After discussing factors that affect your milk supply and foods that support lactation, I felt that it was time to discuss some tips to increase your supply. If you haven’t read the previous two posts discussing milk supply, I would definitely start there. You can find those posts here and here.
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1. Feed on Demand
Sounds easy enough right? As a mother, I know that it’s not always the case. When we’re busy, working, or just on-the-go, we all tend to either forget or delay a feeding. Doing this ultimately hinders your supply so if you can, feed on demand! For any parents that have their little ones on a feeding schedule, this means you may have to be a little bit more flexible on that now.
2. Power Pump
There are several ways to power pump. I’ll share two of the ways that I’ve discovered.
The first method of power pumping is sporadic. You can pump for approximately 10 minutes every hour. It’s recommended to do this about 10 times/day. If that seems like a lot, I would recommend 6-8 times. If you remember the clusterfeeding days, that’s basically what power pump is trying to imitate. That constant stimulation tells your body to get it going!
The other method of power pumping is a little more simple and something that was a part of my personal breastfeeding journey. It’s one fully committed hour to being on the pump. 20 minutes of pumping, then a 10 minute break. Another 10 minutes of pumping and a 10 minute break. Then finishing with 10 minutes of pumping. As I said, it’s a full hour. I would try doing this when the children are asleep or when you have a good hour that you can sit and do nothing. I would also recommend finding a good, relaxing TV show to accompany you during your session! You’ll need to do either of these methods for a couple of days before seeing results.
Lastly, Make sure that your pump is in “good health” with appropriately functioning parts. Any wear and tear on your breast pump affects its performance which ultimately affects your production.
3. Massage and Compress
Are you massaging your breasts prior to a feeding or pumping session? Are you compressing them during a feeding or pumping session? If not, you definitely should add the both of these to your feedings. I like to think of massaging as a way of waking the breasts up and moving the milk down. Compression helps push the milk out. These are small but effective methods of obtaining a little more output.
Heat is relaxing, period. Seriously though, heat relaxes the breast. It gets the milk flowing. This small little trick can be an effective method for increasing milk supply. You can apply heat in several different ways: a warm shower, taking warm-hot towels and placing them on the breast (add massage for bonus points), or you can buy these amazing gel pads for the breast. These pads are also highly recommended by me and other moms due to their versatility in switching from hot to cold.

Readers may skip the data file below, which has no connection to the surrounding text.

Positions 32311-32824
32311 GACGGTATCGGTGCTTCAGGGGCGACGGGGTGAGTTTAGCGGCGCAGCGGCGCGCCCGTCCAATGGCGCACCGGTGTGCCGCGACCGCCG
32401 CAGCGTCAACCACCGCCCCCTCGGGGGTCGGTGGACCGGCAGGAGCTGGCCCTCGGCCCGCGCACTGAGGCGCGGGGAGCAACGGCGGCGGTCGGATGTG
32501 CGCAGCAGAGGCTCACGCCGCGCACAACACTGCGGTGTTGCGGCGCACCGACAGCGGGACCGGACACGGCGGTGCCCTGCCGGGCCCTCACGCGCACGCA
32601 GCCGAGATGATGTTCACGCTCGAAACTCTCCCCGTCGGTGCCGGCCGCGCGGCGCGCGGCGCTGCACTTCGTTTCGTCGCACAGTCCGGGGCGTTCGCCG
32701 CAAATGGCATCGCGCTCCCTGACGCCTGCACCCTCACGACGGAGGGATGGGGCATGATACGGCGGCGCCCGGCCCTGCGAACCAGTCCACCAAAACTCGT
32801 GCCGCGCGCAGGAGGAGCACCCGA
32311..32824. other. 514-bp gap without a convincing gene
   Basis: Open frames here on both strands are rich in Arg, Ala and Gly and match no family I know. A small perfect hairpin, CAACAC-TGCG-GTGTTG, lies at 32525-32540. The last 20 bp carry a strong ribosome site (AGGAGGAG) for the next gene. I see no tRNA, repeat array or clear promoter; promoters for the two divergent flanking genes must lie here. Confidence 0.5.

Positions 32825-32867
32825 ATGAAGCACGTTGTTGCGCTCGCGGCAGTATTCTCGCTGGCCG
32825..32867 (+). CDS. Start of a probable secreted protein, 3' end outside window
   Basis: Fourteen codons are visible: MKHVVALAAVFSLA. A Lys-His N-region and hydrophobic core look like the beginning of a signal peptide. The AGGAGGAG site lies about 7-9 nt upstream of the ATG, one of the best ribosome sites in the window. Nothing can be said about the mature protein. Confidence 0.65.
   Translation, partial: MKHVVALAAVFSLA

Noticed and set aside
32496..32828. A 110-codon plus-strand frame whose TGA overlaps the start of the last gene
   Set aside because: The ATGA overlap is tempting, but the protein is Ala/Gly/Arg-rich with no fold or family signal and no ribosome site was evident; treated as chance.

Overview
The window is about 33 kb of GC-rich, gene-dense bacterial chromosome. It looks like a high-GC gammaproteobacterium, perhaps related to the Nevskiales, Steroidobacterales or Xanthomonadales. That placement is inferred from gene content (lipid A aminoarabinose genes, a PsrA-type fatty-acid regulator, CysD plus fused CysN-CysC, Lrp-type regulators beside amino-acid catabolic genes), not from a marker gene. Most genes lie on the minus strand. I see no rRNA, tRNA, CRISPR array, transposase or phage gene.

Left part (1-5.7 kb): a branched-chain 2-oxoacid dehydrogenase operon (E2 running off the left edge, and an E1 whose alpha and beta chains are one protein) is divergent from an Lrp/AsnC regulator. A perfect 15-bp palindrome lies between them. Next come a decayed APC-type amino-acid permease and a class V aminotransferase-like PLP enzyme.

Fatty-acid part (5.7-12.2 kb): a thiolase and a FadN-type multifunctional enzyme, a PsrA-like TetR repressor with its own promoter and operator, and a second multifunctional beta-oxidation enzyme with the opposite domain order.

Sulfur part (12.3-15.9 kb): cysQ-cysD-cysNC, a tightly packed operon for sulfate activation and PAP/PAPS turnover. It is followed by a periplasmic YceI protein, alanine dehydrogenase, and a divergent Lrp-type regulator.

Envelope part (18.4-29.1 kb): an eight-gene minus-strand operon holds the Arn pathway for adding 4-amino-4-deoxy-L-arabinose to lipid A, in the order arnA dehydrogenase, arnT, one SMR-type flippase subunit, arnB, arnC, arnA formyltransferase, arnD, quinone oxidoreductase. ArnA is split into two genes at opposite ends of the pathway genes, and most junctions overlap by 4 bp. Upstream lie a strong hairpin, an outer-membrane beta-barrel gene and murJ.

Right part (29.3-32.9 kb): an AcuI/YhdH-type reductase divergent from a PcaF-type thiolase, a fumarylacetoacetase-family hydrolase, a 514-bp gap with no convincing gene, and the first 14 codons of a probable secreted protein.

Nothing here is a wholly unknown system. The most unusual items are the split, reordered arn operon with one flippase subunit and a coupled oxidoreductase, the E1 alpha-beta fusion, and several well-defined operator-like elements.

5. Baby staycation
Y’all I know this one is easier said than done for sure but this is one of the best ones. This truly is such an easy way to redirect your focus back onto the relationship between you and your baby. Having a “staycation” with your baby basically means chilling at home, having sweet one-on-one time with your baby. You just feed on demand and keep the baby as close as possible. You can do tons of skin-to-skin time. This can put a lot of warmth on your breast, relax you and the baby, and that sweet baby smell can stimulate your let-down. Win-win-win. I absolutely recommend doing this, if possible, because it’s such a sweet time. The constant feedings, being in contact with the baby, and overall chill time at home can help relax you, strengthen your bond, and ultimately increase your supply.
6. Apply more self-care
This final tip is mostly for anyone that hasn’t been able to give themselves the attention that they deserve. Listen here, y’all. You truly cannot POUR from an empty cup. So if you’re constantly racing around, surviving on solely coffee, and feeling overall run down, try to take a break. Drink a cup (or two) of water, eat some greens and well-balanced meal, and try to get some rest (haha but seriously if and when you can). Your milk supply can also be affected by your overall health. I know that as mothers, we tend to put ourselves last but that has to change if you want to increase your supply (and your health).
And these are my 5 simple tips to increase your milk supply!
If you didn’t notice, they’re super simple. No foods, herbs, or medications involved! Most of them are also basically free and skills you can simply tweak. I’m hoping that are feasible tips that can work no matter what stage of life you and your baby are in. If you have any experience with increasing your milk supply, leave your suggestion in the comments below! Share the love <3
As always, please consult with your primary care physician or private practice lactation consultant for further information, instruction, or resources. The Milk Manual is not responsible for any negative outcomes. Please attempt at your own risk.
West, D., & Marasco, L. (2009). The breastfeeding mothers guide to making more milk. New York: McGraw-Hill.